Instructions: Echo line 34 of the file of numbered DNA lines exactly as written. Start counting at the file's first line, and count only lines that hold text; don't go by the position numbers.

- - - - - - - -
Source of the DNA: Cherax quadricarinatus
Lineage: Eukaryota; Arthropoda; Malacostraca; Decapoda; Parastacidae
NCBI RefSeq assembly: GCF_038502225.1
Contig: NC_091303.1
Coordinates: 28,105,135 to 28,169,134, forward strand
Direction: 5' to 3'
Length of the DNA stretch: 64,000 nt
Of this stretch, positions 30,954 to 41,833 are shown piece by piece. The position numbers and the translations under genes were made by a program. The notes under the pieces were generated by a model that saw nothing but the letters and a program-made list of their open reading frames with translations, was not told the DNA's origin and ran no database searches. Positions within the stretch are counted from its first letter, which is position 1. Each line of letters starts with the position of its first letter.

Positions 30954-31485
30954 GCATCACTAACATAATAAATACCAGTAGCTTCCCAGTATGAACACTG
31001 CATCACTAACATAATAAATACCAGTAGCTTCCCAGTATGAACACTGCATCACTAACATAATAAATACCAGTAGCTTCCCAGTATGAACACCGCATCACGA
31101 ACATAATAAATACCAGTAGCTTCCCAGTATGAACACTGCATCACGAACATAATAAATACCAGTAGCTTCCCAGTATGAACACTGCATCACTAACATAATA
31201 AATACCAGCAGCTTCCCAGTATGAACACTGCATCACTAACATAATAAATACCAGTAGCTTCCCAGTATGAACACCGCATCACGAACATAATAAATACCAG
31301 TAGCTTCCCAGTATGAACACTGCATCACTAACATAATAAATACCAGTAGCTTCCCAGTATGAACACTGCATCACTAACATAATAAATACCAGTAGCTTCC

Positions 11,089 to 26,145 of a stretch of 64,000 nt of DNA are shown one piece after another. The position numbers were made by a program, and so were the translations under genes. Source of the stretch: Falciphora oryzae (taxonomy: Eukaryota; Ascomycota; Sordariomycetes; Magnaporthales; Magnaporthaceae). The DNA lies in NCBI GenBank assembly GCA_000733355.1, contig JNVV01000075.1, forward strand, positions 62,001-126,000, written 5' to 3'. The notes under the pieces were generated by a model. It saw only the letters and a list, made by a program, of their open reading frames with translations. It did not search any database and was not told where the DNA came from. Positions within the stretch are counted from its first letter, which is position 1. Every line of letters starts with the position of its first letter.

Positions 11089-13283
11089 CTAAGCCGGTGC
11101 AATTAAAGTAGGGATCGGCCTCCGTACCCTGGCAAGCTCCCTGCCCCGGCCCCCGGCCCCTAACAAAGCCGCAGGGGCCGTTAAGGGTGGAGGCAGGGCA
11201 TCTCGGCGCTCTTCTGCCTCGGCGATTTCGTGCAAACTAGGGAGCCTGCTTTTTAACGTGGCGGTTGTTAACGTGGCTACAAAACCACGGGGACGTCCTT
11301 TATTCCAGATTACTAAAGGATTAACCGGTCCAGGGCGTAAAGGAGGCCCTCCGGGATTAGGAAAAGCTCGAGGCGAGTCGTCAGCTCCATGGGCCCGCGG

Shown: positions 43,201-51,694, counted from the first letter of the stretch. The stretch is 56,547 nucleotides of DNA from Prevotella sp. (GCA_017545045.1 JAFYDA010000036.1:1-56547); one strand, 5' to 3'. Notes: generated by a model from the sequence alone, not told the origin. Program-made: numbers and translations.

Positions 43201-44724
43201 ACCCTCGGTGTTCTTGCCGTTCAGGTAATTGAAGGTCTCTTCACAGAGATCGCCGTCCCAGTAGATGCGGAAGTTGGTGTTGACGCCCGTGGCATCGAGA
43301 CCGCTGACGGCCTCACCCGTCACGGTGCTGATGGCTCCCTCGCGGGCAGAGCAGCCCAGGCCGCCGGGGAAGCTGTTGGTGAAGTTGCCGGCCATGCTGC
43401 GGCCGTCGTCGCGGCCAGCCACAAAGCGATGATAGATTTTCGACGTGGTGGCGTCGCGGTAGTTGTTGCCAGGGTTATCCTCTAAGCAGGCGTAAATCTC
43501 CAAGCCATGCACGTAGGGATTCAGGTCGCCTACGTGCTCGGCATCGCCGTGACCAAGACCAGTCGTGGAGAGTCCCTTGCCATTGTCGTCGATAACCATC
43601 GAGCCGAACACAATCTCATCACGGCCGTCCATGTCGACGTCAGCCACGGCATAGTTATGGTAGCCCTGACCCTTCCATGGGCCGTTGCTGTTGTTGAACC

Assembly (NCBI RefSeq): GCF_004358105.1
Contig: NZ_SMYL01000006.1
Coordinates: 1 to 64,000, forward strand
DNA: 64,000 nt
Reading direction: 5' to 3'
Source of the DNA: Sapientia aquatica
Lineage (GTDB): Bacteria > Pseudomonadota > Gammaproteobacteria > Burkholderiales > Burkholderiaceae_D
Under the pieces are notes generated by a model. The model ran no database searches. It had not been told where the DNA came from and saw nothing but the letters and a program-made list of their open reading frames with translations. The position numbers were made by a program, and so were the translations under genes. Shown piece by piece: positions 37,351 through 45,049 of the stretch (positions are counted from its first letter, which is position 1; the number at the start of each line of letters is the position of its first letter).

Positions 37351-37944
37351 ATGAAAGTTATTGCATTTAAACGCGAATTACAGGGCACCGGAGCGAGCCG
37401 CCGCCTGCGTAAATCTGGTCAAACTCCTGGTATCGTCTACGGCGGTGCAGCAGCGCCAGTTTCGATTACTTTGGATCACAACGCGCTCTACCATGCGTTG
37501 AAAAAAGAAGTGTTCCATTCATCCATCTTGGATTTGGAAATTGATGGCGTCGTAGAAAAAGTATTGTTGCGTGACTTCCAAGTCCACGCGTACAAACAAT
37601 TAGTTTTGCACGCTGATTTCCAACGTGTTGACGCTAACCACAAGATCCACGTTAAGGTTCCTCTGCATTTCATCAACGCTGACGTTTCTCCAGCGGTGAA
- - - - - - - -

Lineage (GTDB): Bacteria > Pseudomonadota > Gammaproteobacteria > Burkholderiales > Burkholderiaceae_D